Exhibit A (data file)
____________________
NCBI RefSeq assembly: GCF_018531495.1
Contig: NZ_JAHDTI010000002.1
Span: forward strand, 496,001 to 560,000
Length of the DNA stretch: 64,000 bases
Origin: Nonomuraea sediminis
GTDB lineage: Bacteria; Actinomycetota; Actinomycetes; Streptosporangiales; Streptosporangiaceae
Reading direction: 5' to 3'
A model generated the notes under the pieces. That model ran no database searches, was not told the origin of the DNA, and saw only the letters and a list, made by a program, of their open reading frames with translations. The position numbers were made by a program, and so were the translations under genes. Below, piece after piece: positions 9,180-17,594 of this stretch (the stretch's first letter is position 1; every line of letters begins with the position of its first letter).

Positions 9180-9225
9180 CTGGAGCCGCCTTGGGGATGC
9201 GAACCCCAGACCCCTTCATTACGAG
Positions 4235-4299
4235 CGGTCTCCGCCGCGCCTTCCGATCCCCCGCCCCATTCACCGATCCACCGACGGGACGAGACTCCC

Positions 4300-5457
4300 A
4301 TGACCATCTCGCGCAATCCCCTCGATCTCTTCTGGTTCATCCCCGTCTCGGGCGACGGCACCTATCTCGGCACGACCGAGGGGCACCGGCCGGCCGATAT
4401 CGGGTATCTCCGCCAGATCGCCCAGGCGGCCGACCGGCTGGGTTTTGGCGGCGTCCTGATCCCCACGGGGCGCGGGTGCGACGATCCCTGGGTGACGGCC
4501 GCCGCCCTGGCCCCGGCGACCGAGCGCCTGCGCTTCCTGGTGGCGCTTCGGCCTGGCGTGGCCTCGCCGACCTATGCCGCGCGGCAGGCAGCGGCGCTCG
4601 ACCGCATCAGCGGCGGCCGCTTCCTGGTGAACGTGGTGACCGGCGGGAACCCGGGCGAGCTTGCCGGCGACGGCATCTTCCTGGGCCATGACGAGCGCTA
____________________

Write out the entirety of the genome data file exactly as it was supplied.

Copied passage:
NCBI RefSeq assembly: GCF_018531495.1
Contig: NZ_JAHDTI010000002.1
Span: forward strand, 496,001 to 560,000
Length of the DNA stretch: 64,000 bases
Origin: Nonomuraea sediminis
GTDB lineage: Bacteria; Actinomycetota; Actinomycetes; Streptosporangiales; Streptosporangiaceae
Reading direction: 5' to 3'
A model generated the notes under the pieces. That model ran no database searches, was not told the origin of the DNA, and saw only the letters and a list, made by a program, of their open reading frames with translations. The position numbers were made by a program, and so were the translations under genes. Below, piece after piece: positions 9,180-17,594 of this stretch (the stretch's first letter is position 1; every line of letters begins with the position of its first letter).

Positions 9180-9225
9180 CTGGAGCCGCCTTGGGGATGC
9201 GAACCCCAGACCCCTTCATTACGAG
Positions 4235-4299
4235 CGGTCTCCGCCGCGCCTTCCGATCCCCCGCCCCATTCACCGATCCACCGACGGGACGAGACTCCC

Positions 4300-5457
4300 A
4301 TGACCATCTCGCGCAATCCCCTCGATCTCTTCTGGTTCATCCCCGTCTCGGGCGACGGCACCTATCTCGGCACGACCGAGGGGCACCGGCCGGCCGATAT
4401 CGGGTATCTCCGCCAGATCGCCCAGGCGGCCGACCGGCTGGGTTTTGGCGGCGTCCTGATCCCCACGGGGCGCGGGTGCGACGATCCCTGGGTGACGGCC
4501 GCCGCCCTGGCCCCGGCGACCGAGCGCCTGCGCTTCCTGGTGGCGCTTCGGCCTGGCGTGGCCTCGCCGACCTATGCCGCGCGGCAGGCAGCGGCGCTCG
4601 ACCGCATCAGCGGCGGCCGCTTCCTGGTGAACGTGGTGACCGGCGGGAACCCGGGCGAGCTTGCCGGCGACGGCATCTTCCTGGGCCATGACGAGCGCTA